Standard & Poor's downgraded three major banks - Barclays, Credit Suisse, and Deutsche Bank - over tighter financial regulations, economic uncertainty in Europe and elsewhere, and rising litigation risk.
S&P knocked all three down a notch to A, with a stable outlook.
"A large number of global regulatory initiatives are increasingly demanding for capital market operations, in our opinion," said the S&P statement.
"These include higher capital requirements and moves to reduce funding and liquidity mismatches, and a narrowing of the scope of business activity or ring-fencing of some business lines.
"As a result, we believe there will be fewer or less attractive business opportunities for regulated and systemically important banks, including the four covered in our rating action today."
S&P continued: "The global economic environments that these large banks operate in are showing signs of future turbulence, potentially fuelling volatility in their earnings. We also note the uncertain side effects associated with weak economic growth globally, especially slower growth in China."
Regulators around the world are forcing banks to shore up cash, in order to provide a bufferzone to steel them against any future financial catastrophe, as well as mitigating the risk of another round of bumper government bailouts.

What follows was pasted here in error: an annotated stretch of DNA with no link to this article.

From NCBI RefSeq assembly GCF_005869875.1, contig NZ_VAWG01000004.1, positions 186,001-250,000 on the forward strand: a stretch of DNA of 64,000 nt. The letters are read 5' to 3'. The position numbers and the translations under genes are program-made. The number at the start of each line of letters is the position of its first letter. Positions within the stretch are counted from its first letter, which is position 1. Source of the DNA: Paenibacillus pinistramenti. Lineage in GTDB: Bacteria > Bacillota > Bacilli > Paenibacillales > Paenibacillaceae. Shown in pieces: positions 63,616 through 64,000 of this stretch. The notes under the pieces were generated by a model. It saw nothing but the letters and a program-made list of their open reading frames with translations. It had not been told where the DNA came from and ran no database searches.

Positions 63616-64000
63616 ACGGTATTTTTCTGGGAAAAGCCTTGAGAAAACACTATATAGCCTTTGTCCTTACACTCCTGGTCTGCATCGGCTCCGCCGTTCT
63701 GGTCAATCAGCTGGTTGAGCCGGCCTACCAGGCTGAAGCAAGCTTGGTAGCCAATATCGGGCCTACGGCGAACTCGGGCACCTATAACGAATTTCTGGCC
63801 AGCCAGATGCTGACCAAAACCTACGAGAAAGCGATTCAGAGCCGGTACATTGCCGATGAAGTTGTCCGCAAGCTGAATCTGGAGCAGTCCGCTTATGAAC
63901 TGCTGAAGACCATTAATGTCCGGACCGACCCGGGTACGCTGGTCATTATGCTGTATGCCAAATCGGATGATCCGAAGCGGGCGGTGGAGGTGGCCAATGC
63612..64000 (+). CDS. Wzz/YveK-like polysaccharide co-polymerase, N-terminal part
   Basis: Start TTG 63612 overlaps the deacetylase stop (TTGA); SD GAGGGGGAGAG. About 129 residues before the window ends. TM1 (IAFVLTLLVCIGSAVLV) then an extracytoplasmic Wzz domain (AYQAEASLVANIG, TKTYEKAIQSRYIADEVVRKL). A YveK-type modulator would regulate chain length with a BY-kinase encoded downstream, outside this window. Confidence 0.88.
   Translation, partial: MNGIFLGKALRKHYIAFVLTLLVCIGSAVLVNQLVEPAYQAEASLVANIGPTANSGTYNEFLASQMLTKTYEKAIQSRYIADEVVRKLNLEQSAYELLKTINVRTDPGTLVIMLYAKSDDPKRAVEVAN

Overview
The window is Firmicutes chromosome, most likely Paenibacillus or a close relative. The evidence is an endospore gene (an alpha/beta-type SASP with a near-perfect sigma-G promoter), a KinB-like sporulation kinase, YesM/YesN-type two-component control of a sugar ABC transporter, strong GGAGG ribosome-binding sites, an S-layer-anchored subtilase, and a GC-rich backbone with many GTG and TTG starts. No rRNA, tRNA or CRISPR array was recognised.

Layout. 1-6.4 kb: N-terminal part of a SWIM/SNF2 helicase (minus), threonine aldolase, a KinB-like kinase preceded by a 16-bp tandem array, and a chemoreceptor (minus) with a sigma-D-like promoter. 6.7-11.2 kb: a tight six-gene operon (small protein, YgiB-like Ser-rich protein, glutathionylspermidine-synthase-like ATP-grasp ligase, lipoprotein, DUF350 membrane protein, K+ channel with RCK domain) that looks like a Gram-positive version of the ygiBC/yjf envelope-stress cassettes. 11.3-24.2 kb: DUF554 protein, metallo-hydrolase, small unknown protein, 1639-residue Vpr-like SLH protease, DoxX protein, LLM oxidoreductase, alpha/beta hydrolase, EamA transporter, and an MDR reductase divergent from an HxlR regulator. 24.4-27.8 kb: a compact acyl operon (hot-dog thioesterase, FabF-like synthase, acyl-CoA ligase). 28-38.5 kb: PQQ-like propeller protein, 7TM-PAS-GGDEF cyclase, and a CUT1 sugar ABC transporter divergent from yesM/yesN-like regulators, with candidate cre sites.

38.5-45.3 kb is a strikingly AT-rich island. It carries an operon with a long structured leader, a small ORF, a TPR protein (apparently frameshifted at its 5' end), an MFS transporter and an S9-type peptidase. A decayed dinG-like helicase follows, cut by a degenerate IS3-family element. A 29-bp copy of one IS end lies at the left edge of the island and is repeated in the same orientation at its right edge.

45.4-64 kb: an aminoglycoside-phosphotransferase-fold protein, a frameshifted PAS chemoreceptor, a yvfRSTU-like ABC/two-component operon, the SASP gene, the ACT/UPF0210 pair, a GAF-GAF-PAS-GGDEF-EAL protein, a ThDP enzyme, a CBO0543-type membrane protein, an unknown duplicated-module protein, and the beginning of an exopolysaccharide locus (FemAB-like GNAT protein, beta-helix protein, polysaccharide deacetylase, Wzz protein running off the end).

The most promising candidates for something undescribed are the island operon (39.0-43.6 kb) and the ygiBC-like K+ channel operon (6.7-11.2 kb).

S&P highlighted the US Federal Reserve's proposals on foreign-owned banks which suggest that these firms adhere to higher capital ratio requirements.
In the UK, officials are considering the ring-fencing of retail and investment banks, in order to shield ordinary depositors from the risks of "casino" banking.
Stagnation across European economies, many of which are still mired in recession, has hit demand and activity across the area, limiting the growth potential of the continent's banks as they seek to rebuild revenues post-crisis.
The EU is drafting a financial transaction tax and a cap on bankers' bonuses, which S&P said could also hit revenues.
"We believe that it is increasingly clear that authorities do not want to provide support to benefit investment banking operations, but rather traditional financial intermediation, meaning taking customer deposits and financing the real economy," said S&P.
"However, in our view, the risks to each bank's domestic economy are still too large to allow any of the banks in today's rating actions to be seen as operating without the potential for regulatory capital or liquidity support.
"Therefore, we do not expect to remove the associated notches of support from the banks' ratings in the near term."
Deutsche Bank and Credit Suisse would not comment on the S&P announcement, while Barclays is yet to respond to IBTimes UK's request for a statement.